Not Doing This can Raise your Blood Pressure

Senior woman having her blood pressure checked by her doctorHypertension, or high blood pressure, is a serious medical condition. It increases your risk of heart disease, stroke, and death. Medical guidelines say hypertension is blood pressure chronically above 130/80 mmHG. High blood pressure is a national problem, with around 85 million people in the US having it. There are many different causes of high blood pressure, but experts agree living a healthy lifestyle reduces your risk of developing it.

Hypertension is often called the “silent killer,” since there are often few or no symptoms. Regular blood pressure monitoring with the familiar blood pressure cuff is really the only way to catch it before it’s too late. The official name of the monitor is a sphygmomanometer, but you might know it as a blood pressure meter, monitor, or gauge. It consists of an inflatable rubber cuff that fits around the upper arm. When you increase the pressure in the cuff and gradually release it, it’s able to determine the correct blood pressure.

If you’re at risk for hypertension, your doctor might ask you to get a home blood pressure monitor and check your pressure frequently. But did you know that blood pressure meters are very sensitive? Certain things can drastically raise your blood pressure reading.  Your doctor may even put you on medication, or raise your dose, based on an inaccurate reading. The American Heart Association says that whether you’re taking your blood pressure on your own at home or you’re at the doctor’s office, make sure your reading is accurate. Here are some things you can do to make sure your reading is as accurate as possible:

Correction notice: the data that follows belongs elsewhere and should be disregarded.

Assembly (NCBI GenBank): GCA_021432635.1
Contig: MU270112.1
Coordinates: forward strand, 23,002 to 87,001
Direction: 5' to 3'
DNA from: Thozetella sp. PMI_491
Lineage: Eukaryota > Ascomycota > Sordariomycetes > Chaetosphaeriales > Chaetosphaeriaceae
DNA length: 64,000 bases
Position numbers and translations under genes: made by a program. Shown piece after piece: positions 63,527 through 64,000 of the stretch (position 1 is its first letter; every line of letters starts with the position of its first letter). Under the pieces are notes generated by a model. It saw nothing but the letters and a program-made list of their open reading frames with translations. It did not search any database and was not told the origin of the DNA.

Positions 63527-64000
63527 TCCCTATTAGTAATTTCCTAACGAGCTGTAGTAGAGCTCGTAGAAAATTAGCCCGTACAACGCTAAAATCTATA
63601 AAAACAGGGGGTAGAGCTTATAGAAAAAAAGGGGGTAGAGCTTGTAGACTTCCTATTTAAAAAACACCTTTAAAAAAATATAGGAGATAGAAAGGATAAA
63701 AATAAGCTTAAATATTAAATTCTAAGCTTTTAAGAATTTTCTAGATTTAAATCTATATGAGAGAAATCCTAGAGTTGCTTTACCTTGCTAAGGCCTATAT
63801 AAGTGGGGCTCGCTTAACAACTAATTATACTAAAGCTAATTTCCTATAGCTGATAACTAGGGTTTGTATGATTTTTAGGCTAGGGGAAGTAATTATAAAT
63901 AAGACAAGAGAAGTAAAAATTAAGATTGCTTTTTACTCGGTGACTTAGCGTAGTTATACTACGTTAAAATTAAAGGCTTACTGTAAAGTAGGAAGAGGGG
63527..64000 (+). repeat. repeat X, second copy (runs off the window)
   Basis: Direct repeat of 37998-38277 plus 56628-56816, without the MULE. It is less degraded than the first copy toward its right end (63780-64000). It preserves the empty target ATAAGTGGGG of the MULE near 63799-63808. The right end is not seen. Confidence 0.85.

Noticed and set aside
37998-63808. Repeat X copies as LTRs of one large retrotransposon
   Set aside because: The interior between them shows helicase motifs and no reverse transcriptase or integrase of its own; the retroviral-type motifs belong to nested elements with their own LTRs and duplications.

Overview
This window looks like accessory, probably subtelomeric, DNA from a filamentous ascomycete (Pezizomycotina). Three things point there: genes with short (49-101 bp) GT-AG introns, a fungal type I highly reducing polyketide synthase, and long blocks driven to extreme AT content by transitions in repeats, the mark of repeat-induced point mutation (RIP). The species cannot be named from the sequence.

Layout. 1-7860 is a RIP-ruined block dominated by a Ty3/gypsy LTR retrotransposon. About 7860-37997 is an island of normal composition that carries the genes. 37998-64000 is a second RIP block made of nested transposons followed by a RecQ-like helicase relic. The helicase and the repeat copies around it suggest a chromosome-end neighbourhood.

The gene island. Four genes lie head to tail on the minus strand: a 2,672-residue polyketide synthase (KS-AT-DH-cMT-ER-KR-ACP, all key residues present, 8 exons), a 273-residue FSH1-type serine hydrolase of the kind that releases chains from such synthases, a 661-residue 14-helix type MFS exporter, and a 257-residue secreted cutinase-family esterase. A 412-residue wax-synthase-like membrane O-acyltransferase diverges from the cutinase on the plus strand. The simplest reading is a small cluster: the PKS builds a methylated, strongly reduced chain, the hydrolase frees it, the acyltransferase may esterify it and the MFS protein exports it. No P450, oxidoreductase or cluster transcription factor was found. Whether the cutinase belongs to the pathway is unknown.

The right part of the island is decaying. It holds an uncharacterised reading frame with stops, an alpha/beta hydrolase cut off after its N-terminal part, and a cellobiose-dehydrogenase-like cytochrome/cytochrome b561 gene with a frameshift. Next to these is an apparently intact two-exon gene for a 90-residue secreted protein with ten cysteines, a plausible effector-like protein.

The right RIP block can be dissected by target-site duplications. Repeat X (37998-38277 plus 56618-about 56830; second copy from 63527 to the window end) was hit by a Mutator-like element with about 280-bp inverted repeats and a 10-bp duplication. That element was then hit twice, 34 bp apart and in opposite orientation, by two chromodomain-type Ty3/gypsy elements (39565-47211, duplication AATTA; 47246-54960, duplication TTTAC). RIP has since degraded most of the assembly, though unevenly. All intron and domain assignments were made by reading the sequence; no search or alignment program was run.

Use the bathroom first.

If you have a full bladder when you check your pressure, it can add 10 to 15 points to your reading. This can easily tip you over the scale into high blood pressure. Always use the bathroom before using the blood pressure monitor.

Sit in a supportive chair with your feet firmly on a flat surface.

Not supporting your back or feet well can raise your reading by 6 to 10 points. Likewise, crossing your legs can add 2 to 8 points. Make sure your chair supports your back well, and your feet are flat on the floor or on a stool.

Keep the cuff level with your heart.

Your blood pressure reading could be 10 points higher than the actual number if your arm is not supported well enough. Don’t hold up your arm or let it hang by your side while the cuff is working. Rest your arm on a counter or other chest-level surface during the test.

Place the cuff on your bare arm.

Wearing the cuff over your clothing can add anywhere from 5 to 50 points to your reading. You should always push up your sleeve and wrap the cuff around your bare arm. If you know you’re going to the doctor, make sure to wear clothing with loose sleeves that are easy to push up. You should also make sure the cuff is the proper size. If it’s too small it can raise your reading by 2 to 10 points.

Stay still and silent.

Talking or fidgeting can add 10 points to your blood pressure reading. Stay still and silent while the cuff is on you for an accurate read.

 

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